Senate Bill No. 258 was signed by Governor Mike Easley, designating an official salute to the North Carolina Flag, on May 4, 2007. (Session Law 2007-36)
"I salute the flag of North Carolina and pledge to the Old North State love, loyalty, and faith."
GENERAL ASSEMBLY OF NORTH CAROLINA
SESSION LAW 2007-36
SENATE BILL 258
AN ACT ADOPTING THE SALUTE TO THE FLAG OF NORTH CAROLINA AS THE OFFICIAL PLEDGE TO THE STATE FLAG.
Whereas, an official State flag was first recognized in 1861, with a new design adopted in 1885; and
Whereas, in 1907 the General Assembly enacted legislation requiring the flag to be displayed at all State institutions, public buildings, and courthouses; and
Whereas, many organizations and groups use the salute to the North Carolina flag at their meetings and conventions; and
Whereas, there is no record of an official pledge to the State flag having been adopted; and
Whereas, for the purpose of promoting greater loyalty and respect to the State of North Carolina and inasmuch as a special act of the legislature adopted an emblem of our government known as the North Carolina flag; Now, therefore,
The General Assembly of North Carolina enacts:
SECTION 1. Chapter 144 of the General Statutes is amended by adding a new section to read:
"§ 144-8. State salute to the North Carolina flag.
The phrase "I salute the flag of North Carolina and pledge to the Old North State love, loyalty, and faith." is adopted as the official salute to the North Carolina flag."
SECTION 2. This act is effective when it becomes law.
In the General Assembly read three times and ratified this the 25th day of April, 2007.
Approved 9:48 p.m. this 4th day of May, 2007
The following information was excerpted from the North Carolina General Statutes, Chapter 144, Section 144-8.
Chapter 144. State Flag, Official Governmental Flags, Motto, and Colors.
§ 144-8. State salute to the North Carolina flag.
The phrase "I salute the flag of North Carolina and pledge to the Old North State love, loyalty, and faith." is adopted as the official salute to the North Carolina flag. (2007-36, s. 1.)
More symbols & emblems: Complete list of official North Carolina state symbols.
The Nifty Fifty State Flags, by Paul Rodhe & Paul Beatrice. 16 pages. Applesauce Press (May 6, 2008) Reading level: Ages 9-12. This gift set features a 16-page booklet, 50 cards, a map of the USA, and a pad with colored paper so kids can design their own flag. Each of the colorful cards displays a state flag, while the opposite side has detailed information on why it looks the way it does, what some of the flag's symbols mean, and odd facts about that state. Kids will love finding out about towns with silly names (including Belchertown, Massachusetts and Bummerville, California), as well as unusual laws, cool sites to visit, and other great state stuff like its official song, dance, animal, and mineral. Many of the cards also feature entertaining family activities to try!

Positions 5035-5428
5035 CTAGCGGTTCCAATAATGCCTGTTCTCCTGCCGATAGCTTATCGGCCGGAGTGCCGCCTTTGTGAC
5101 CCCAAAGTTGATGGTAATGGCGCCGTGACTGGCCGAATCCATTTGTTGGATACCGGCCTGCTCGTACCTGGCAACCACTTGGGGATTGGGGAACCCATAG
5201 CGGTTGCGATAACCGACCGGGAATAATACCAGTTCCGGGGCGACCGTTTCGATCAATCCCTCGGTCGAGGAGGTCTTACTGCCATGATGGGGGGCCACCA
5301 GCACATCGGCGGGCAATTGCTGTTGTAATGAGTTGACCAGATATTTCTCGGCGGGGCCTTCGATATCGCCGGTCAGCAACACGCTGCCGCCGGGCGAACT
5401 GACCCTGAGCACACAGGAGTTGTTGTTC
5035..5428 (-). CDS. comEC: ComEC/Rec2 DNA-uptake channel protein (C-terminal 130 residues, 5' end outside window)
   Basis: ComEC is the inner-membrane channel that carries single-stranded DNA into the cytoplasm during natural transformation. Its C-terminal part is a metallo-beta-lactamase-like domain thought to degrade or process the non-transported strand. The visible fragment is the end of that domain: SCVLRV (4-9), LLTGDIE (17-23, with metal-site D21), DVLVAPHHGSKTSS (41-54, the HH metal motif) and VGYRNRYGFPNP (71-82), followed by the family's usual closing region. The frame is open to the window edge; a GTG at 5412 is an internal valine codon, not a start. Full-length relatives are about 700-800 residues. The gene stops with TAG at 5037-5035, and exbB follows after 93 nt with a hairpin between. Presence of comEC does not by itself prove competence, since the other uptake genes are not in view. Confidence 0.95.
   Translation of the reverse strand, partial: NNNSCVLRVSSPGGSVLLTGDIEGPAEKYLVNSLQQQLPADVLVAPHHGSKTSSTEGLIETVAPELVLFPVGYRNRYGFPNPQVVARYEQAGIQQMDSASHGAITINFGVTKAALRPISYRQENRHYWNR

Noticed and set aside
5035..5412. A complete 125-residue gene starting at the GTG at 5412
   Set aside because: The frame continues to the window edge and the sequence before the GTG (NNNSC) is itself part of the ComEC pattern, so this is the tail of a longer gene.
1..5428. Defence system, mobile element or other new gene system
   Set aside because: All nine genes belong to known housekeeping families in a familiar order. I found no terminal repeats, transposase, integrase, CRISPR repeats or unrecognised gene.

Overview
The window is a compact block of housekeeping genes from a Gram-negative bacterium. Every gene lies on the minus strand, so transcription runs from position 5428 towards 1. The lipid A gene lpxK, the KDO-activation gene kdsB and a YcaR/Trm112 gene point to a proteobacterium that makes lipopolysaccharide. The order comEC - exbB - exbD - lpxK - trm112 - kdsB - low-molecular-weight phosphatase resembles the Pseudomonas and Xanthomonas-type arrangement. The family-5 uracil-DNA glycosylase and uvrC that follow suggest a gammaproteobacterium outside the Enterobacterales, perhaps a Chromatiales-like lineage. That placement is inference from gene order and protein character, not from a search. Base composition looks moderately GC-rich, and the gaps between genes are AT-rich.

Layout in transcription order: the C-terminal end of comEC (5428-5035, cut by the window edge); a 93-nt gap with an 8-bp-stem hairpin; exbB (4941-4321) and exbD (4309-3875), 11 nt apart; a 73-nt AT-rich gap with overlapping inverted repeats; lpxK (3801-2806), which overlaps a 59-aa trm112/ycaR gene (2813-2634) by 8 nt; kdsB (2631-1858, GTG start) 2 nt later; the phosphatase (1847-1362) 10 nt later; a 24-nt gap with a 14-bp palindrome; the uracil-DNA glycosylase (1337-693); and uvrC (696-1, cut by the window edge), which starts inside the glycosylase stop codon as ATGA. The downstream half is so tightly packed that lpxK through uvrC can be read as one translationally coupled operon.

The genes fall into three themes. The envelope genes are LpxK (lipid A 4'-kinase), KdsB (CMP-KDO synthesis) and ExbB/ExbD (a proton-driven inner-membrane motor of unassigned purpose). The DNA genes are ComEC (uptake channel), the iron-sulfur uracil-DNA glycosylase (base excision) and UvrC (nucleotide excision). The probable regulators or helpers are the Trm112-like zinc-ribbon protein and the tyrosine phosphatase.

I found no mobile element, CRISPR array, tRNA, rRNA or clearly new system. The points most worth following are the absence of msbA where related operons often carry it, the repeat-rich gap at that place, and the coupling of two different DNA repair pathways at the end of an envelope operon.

Flags of the Fifty States and Their Incredible Histories: The Complete Guide to America's Most Powerful Symbols, by Randy Howe. 208 pages. Publisher: The Lyons Press; 1st edition (November 1, 2002) Flags of the Fifty States and Their Incredible Histories is an indispensable historical reference and a fascinating, beautiful pictorial guide to the rich history and diversity of our fifty states. The powerful stories behind the creation of our state flags reveal a great deal. The forces that came to bear on what was ultimately chosen to become a territory's emblem provide clear and vivid lessons about the politics, geography, economics, and conflicts of an era--and how they related to the growing United States as well. Flags of the Fifty States and Their Incredible Histories, with beautiful, full-color reproductions of each flag, offers a thorough and eminently readable account of how and why each flag was designed, what the various symbols and figures in the flags mean, and how each flag evolved.